I still have the email. Received nearly 17 years ago. Sent from one side of the country to the other. The one where he told me he loved me.
With joy I received those words from the one who’d already so completely stolen my heart.
But in the same email he shared his fears. He referred to an Oscar Wilde play, “Our House.” In the play the husband and wife of many years stop talking to each, not because they are angry, but simply because they have run out of things to say. If he and I continued to pursue this relationship, if we eventually committed to a life spent together, would we too someday run out of things to say?Now after nearly 15 years of marriage, we communicate a lot. Words, conversation, they are a huge part of our relationship, our family, who we are. We talk about everything, the details of what each of us are doing at work, what’s going on with our kids, our families, politics, our friends, activities we enjoy, plans we are working on, what we heard on the radio.
A lot of this stems from our personalities, because really, if this was something he was concerned about, it probably means conversation is really important to him. But it’s also a habit we developed early in our marriage. Most evenings by about 9:00 you won’t find us sitting in front of a television, reading a book or magazine, or busy with separate tasks. Instead, we’ll be sitting side by side on the living room couch talking.
And yet, will we some day run out of things to say?
There have definitely been days and even seasons where the words are harder to find. When I’m tired of talking of the logistics and work of raising a family. When I’m bored or dissatisfied enough with where I’m at in life that I can’t imagine anyone wanting to hear about it. When my focus on myself makes me lose interest in what he wants to share.
So what do we do to keep the conversation going? To keep it vibrant and fun, the very highlight of my day?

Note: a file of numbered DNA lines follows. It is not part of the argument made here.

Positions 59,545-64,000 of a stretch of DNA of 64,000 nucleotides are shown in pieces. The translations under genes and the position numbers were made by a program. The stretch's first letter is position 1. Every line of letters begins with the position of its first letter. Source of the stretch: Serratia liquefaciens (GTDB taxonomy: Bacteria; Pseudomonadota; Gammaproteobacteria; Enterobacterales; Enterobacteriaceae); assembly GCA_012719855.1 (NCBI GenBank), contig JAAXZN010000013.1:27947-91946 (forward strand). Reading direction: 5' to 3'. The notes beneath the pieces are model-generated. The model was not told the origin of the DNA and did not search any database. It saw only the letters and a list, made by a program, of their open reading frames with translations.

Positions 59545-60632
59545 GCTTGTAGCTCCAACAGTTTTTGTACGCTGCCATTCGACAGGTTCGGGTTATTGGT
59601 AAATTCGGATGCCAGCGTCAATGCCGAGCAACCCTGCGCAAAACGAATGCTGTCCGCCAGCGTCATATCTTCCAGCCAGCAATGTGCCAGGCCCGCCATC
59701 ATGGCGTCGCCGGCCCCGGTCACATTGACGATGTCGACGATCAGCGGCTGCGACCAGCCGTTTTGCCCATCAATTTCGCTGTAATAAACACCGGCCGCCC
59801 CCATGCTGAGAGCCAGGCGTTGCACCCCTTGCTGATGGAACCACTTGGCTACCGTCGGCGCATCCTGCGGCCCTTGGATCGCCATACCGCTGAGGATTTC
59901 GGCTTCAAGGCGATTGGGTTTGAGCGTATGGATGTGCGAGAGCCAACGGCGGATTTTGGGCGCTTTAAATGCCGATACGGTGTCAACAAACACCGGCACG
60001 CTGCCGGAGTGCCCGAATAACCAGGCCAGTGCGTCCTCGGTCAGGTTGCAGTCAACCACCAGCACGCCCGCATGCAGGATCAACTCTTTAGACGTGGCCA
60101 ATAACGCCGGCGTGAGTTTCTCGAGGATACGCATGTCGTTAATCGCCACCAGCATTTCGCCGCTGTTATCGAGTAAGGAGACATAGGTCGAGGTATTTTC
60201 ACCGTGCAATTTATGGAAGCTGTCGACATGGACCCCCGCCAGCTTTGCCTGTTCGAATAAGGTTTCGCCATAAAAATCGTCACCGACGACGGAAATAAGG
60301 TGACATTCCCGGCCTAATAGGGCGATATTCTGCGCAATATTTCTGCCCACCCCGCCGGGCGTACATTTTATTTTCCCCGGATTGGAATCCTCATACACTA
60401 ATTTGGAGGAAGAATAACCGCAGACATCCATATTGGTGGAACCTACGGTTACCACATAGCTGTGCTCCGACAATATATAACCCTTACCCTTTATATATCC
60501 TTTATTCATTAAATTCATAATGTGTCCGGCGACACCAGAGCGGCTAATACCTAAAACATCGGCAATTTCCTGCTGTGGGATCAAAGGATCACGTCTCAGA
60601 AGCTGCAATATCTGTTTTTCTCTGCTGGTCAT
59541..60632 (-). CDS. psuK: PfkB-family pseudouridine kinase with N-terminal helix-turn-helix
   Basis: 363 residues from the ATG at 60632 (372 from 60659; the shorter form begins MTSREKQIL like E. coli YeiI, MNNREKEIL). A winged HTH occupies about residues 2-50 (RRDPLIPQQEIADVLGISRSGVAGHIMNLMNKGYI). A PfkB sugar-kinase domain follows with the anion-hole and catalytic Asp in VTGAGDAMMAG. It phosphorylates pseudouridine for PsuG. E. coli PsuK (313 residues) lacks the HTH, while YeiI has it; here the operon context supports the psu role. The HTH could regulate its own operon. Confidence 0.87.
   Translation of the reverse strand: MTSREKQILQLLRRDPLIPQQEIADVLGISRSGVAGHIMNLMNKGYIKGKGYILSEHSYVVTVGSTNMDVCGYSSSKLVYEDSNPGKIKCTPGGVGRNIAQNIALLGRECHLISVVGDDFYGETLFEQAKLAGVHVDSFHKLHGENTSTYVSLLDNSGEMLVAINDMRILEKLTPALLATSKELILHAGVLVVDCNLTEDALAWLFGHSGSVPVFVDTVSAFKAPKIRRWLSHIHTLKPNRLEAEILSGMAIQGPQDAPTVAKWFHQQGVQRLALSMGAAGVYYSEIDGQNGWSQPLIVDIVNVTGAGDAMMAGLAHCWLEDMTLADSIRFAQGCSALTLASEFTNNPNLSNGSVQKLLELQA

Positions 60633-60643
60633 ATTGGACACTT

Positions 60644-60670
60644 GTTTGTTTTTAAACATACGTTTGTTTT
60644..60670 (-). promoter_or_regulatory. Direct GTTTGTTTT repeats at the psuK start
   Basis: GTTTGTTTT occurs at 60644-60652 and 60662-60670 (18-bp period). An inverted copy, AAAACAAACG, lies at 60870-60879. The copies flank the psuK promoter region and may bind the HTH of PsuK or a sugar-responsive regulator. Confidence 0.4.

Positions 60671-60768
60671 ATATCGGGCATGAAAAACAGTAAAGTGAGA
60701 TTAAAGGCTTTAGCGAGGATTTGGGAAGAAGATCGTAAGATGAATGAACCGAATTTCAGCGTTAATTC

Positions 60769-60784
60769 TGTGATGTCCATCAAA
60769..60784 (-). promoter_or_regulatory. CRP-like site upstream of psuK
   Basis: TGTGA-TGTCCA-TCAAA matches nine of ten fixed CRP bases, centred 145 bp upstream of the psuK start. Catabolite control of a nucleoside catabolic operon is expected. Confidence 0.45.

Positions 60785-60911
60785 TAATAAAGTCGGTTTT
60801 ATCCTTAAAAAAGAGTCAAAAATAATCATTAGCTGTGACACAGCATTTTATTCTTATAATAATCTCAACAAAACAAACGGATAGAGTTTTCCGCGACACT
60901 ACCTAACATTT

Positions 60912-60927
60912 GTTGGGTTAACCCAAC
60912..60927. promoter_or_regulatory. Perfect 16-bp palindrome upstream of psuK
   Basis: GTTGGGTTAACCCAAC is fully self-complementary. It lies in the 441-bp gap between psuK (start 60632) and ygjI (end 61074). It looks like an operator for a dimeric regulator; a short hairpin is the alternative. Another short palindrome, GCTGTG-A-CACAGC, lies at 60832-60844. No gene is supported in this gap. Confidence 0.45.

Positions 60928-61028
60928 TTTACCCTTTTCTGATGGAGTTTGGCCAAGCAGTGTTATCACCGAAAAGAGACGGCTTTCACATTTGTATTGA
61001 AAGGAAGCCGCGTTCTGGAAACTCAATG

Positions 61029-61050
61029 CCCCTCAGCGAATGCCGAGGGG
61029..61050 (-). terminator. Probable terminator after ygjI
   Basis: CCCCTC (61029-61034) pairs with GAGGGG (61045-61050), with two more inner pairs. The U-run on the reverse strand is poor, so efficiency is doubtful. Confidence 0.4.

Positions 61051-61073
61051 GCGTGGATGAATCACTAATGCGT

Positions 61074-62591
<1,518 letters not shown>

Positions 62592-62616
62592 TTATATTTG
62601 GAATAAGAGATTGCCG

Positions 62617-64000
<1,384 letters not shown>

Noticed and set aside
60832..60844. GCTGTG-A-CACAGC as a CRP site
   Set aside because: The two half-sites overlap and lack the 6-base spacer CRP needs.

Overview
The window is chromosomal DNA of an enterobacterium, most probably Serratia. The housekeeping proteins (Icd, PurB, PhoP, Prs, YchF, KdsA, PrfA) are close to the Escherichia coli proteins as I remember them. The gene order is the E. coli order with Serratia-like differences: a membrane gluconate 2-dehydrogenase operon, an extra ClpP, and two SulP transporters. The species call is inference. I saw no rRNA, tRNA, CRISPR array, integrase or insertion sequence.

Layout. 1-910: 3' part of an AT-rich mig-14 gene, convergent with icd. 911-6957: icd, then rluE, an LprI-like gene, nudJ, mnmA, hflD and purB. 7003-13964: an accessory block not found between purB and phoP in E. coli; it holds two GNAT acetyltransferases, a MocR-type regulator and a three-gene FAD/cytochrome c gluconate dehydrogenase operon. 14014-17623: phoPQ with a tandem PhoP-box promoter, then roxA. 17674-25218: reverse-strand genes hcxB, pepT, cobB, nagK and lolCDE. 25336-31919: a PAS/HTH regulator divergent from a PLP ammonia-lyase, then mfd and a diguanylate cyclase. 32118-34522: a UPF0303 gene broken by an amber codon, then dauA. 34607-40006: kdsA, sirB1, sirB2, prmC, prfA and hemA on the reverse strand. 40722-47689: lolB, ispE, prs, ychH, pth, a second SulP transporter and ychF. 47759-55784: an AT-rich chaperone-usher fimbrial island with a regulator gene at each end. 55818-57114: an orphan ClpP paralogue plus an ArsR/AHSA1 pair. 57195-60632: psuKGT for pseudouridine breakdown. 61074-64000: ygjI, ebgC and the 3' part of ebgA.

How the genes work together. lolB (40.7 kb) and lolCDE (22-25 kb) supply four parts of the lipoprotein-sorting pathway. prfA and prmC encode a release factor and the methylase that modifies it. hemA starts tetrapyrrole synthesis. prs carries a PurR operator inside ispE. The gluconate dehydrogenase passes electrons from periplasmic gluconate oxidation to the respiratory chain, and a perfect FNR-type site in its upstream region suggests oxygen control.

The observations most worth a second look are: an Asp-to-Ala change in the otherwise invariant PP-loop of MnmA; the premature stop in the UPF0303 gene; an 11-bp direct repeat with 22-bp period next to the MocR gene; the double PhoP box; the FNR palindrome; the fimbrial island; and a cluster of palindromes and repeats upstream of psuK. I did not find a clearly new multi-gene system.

First, we make it a priority to spend even more time together.
This might seem backwards, but it works. Probably one of the best pieces of marriage advice I have ever received came from my dad. One day several years ago, I was venting (possibly complaining) to him that Steve and I seemed to be perpetually at odds with each other at that time. His words: Sounds like you need to spend some time together.
Dad was right. Within the next few days Steve and I made time to get out on a date. Not to talk about our conflict, just to be together. And somehow all the little conflicts no longer mattered.
Through babies, toddlers and now nearly middle-schoolers, we’ve stayed committed to our habitual late evening talks. The talks may start later than they used to, but they still start. And a few years ago we also started having lunch together once a week. Another time out of our busy schedules just to talk.
And of course, whenever we possibly can, however infrequently that may be, we play together. For us that usually means something active like cycling or going on a walk, but sometimes its shopping (he actually likes it too) or trying a new restaurant or playing a board game – shared experiences that not only give us a chance to talk, they give us something to talk about.